Diego A. Ortiz, Caty Frenkel, and Santiago R. Ron, translation by Evan Twomey.
This species is known only from the type locality, at an elevation of 1700 m on the base of Reventador volcano, southwest of the Rio Azuela bridge on the Quito-Lago Agrio road, Sucumbios province, Ecuador (updated from Myers & Daly 1976). Additionally, there are two photographic records from Sucumbios but the specific localities are not mentioned (Lötters et al. 2007).
Habitat and biology
The type locality is a mountainous crest covered in montane forest with a low canopy (15–20 m), with dense tree and bush growth, and vegetation, herbaceous plants, and ferns abundant in the understory. The forest is cool and humid with conspicuous layer of moss and many epiphytes on the tree trunks. The species was found in the day, in or near ground level in leaf litter, in the forest and in cleared surroundings. Eggs are deposited on the ground and tadpoles are transported on the dorsum of adults to bromeliads, where they develop (Myers & Daly 1976).
In males, the average snout-vent length (SVL) is 16.7 mm (range 16.3–17.3; n = 3); in females, the average SVL is 17.6 mm (range 17.3–17.7; n = 4) (Myers & Daly 1976).
Andinobates abditus can be distinguished from other species of dendrobatids in Ecuador based on its color pattern: dark brown with conspicuous orange spots in the armpit and groin (Myers & Daly 1976). The most similar species belong to the genus Excidobates and also inhabit montane forests in the eastern spurs of the Andes. This species can be distinguished from Excidobates condor by its orange spots in the armpits and groin (spots absent in Excidobates condor), and from Excidobates captivus by its dorsal coloration (dark brown in Andinobates abditus vs. black with red flecking or spots in E. captivus).
This species belongs to the genus Andinobates as defined by Brown & Twomey et al. (2011). It presents the following combination of characters (modified from Myers and Daly 1976): (1) discs present on fingers except Finger I; discs expanded to 1.5–2 times the width of the finger; (2) Finger I shorter than Finger II; (3) fingers and toes lack webbing, supernumerary tubercles, and skin fringes; (4) tarsal tubercle usually absent or weakly developed; (5) inner and outer metatarsal tubercles small; (6) skin texture varies between smooth to lightly and moderately granular on the dorsum and venter; (7) males with well-developed vocal sacs; (8) canthus rostralis rounded; loreal region flat or lightly concave and almost vertical; (9) eyes prominent, diameter almost equal to the length of the snout; (10) skin alkaloids belong to the class pumiliotoxin-A.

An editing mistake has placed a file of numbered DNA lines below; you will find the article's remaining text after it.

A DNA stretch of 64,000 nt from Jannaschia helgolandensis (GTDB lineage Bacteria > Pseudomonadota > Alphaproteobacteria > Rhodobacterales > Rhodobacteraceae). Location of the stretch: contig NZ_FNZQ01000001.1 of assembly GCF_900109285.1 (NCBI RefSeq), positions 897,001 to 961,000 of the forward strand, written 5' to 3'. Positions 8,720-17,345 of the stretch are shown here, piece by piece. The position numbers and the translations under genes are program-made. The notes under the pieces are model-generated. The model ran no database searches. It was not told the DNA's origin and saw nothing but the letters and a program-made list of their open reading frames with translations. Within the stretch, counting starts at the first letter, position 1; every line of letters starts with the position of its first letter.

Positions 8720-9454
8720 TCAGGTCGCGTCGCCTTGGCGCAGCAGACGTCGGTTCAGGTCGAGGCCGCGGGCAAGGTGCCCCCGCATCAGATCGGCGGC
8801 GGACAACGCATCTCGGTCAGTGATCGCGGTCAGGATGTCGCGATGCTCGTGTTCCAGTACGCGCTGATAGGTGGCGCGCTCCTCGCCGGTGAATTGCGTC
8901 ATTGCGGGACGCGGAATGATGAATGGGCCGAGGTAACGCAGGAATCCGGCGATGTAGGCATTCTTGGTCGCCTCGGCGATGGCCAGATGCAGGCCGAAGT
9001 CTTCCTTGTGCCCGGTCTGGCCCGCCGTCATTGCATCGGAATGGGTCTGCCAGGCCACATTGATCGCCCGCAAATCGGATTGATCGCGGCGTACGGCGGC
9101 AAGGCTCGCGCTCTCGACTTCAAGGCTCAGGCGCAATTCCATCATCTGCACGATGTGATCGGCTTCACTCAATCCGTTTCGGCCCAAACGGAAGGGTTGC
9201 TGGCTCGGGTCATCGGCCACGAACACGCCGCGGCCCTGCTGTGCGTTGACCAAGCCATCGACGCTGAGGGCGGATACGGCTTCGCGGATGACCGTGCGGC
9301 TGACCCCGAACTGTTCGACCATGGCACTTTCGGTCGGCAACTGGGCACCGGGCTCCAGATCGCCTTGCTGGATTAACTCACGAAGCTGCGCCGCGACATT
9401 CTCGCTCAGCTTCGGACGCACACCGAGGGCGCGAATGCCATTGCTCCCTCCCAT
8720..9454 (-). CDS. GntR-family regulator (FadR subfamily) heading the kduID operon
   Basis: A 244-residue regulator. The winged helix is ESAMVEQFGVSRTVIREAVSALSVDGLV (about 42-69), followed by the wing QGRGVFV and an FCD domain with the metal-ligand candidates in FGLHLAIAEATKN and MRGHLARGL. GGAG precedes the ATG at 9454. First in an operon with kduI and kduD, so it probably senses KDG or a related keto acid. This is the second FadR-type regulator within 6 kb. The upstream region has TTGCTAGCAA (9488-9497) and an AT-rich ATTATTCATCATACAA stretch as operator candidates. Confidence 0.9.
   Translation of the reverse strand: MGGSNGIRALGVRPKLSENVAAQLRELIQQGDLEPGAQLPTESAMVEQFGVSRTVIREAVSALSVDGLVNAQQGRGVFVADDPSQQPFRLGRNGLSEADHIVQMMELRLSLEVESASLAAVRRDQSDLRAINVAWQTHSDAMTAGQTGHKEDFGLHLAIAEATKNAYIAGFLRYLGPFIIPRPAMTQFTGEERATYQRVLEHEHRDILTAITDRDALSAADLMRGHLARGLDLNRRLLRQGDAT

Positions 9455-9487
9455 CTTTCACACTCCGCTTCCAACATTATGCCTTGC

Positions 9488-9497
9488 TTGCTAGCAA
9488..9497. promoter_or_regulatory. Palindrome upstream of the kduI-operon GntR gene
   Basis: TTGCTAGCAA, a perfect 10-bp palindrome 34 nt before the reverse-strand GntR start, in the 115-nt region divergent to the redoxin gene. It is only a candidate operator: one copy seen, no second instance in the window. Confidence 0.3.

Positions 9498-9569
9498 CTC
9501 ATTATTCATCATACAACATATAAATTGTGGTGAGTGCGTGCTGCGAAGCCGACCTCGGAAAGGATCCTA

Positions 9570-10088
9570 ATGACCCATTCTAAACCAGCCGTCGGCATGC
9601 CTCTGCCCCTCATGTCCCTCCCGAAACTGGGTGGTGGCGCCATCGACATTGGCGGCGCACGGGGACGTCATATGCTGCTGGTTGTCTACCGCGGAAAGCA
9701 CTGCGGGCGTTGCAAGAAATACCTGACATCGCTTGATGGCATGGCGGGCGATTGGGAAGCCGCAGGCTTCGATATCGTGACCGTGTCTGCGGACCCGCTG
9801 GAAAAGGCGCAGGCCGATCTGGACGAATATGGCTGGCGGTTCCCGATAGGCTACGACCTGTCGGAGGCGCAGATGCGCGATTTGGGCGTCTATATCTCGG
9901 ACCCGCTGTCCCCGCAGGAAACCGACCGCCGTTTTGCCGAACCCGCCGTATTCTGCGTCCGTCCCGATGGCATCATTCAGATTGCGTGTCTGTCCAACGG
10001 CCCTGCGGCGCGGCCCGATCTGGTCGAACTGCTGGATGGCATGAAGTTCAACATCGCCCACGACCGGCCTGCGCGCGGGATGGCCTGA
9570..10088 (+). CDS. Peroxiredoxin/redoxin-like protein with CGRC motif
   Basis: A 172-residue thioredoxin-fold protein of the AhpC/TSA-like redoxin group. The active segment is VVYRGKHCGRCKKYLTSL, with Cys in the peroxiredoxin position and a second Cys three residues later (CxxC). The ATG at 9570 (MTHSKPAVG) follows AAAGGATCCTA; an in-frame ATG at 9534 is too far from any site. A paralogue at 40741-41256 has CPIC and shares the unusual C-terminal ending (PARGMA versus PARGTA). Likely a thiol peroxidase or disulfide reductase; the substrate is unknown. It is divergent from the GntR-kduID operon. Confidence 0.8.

The body and limb coloration is uniformly dark brown to blackish, except the brilliant orange spots in the superficial posterior of the armpits and groin; the iris is dark brown, indistinguishable from the pupil (Myers & Daly 1976).
This species is listed as Critically Endangered by the IUCN and Critically Endangered by AmphibiaWebEcuador. This species has only been registered from the type locality and has not been observed since 1974. It is probable the species no longer survives in this site due to the forest having been partially destroyed for agriculture and cattle farming. In fact, Bustamante et al. (2005) report its absence from 2000–2003 despite 91 man-hours of searching. It is possible the species occurs in other unsampled sites. It is possible the species has been affected by diseases and climate change.